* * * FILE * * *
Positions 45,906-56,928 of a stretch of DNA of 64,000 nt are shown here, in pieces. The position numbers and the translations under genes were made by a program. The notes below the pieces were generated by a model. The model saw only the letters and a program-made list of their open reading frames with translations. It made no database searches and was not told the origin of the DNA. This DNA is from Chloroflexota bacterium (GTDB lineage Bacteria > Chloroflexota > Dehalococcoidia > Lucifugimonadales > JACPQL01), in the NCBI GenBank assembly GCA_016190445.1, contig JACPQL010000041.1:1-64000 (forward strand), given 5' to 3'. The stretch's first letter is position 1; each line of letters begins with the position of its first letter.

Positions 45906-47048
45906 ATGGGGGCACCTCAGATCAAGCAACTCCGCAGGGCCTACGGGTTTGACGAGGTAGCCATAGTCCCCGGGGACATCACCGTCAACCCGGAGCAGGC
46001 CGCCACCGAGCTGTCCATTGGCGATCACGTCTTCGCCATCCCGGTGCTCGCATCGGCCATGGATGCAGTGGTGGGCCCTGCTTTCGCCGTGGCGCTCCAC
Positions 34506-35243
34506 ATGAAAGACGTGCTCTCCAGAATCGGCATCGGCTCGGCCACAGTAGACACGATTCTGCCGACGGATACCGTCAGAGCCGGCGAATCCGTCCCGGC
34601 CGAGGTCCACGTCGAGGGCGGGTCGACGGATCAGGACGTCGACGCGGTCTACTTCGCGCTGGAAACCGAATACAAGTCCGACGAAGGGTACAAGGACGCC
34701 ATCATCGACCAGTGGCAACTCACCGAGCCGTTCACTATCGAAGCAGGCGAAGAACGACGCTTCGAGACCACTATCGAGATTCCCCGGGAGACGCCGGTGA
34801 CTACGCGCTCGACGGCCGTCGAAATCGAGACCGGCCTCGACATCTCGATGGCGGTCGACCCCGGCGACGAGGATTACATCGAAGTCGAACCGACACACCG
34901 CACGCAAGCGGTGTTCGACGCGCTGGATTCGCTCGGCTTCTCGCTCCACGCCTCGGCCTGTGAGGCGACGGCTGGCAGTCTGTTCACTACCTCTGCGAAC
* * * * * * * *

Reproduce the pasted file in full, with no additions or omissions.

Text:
Positions 45,906-56,928 of a stretch of DNA of 64,000 nt are shown here, in pieces. The position numbers and the translations under genes were made by a program. The notes below the pieces were generated by a model. The model saw only the letters and a program-made list of their open reading frames with translations. It made no database searches and was not told the origin of the DNA. This DNA is from Chloroflexota bacterium (GTDB lineage Bacteria > Chloroflexota > Dehalococcoidia > Lucifugimonadales > JACPQL01), in the NCBI GenBank assembly GCA_016190445.1, contig JACPQL010000041.1:1-64000 (forward strand), given 5' to 3'. The stretch's first letter is position 1; each line of letters begins with the position of its first letter.

Positions 45906-47048
45906 ATGGGGGCACCTCAGATCAAGCAACTCCGCAGGGCCTACGGGTTTGACGAGGTAGCCATAGTCCCCGGGGACATCACCGTCAACCCGGAGCAGGC
46001 CGCCACCGAGCTGTCCATTGGCGATCACGTCTTCGCCATCCCGGTGCTCGCATCGGCCATGGATGCAGTGGTGGGCCCTGCTTTCGCCGTGGCGCTCCAC
Positions 34506-35243
34506 ATGAAAGACGTGCTCTCCAGAATCGGCATCGGCTCGGCCACAGTAGACACGATTCTGCCGACGGATACCGTCAGAGCCGGCGAATCCGTCCCGGC
34601 CGAGGTCCACGTCGAGGGCGGGTCGACGGATCAGGACGTCGACGCGGTCTACTTCGCGCTGGAAACCGAATACAAGTCCGACGAAGGGTACAAGGACGCC
34701 ATCATCGACCAGTGGCAACTCACCGAGCCGTTCACTATCGAAGCAGGCGAAGAACGACGCTTCGAGACCACTATCGAGATTCCCCGGGAGACGCCGGTGA
34801 CTACGCGCTCGACGGCCGTCGAAATCGAGACCGGCCTCGACATCTCGATGGCGGTCGACCCCGGCGACGAGGATTACATCGAAGTCGAACCGACACACCG
34901 CACGCAAGCGGTGTTCGACGCGCTGGATTCGCTCGGCTTCTCGCTCCACGCCTCGGCCTGTGAGGCGACGGCTGGCAGTCTGTTCACTACCTCTGCGAAC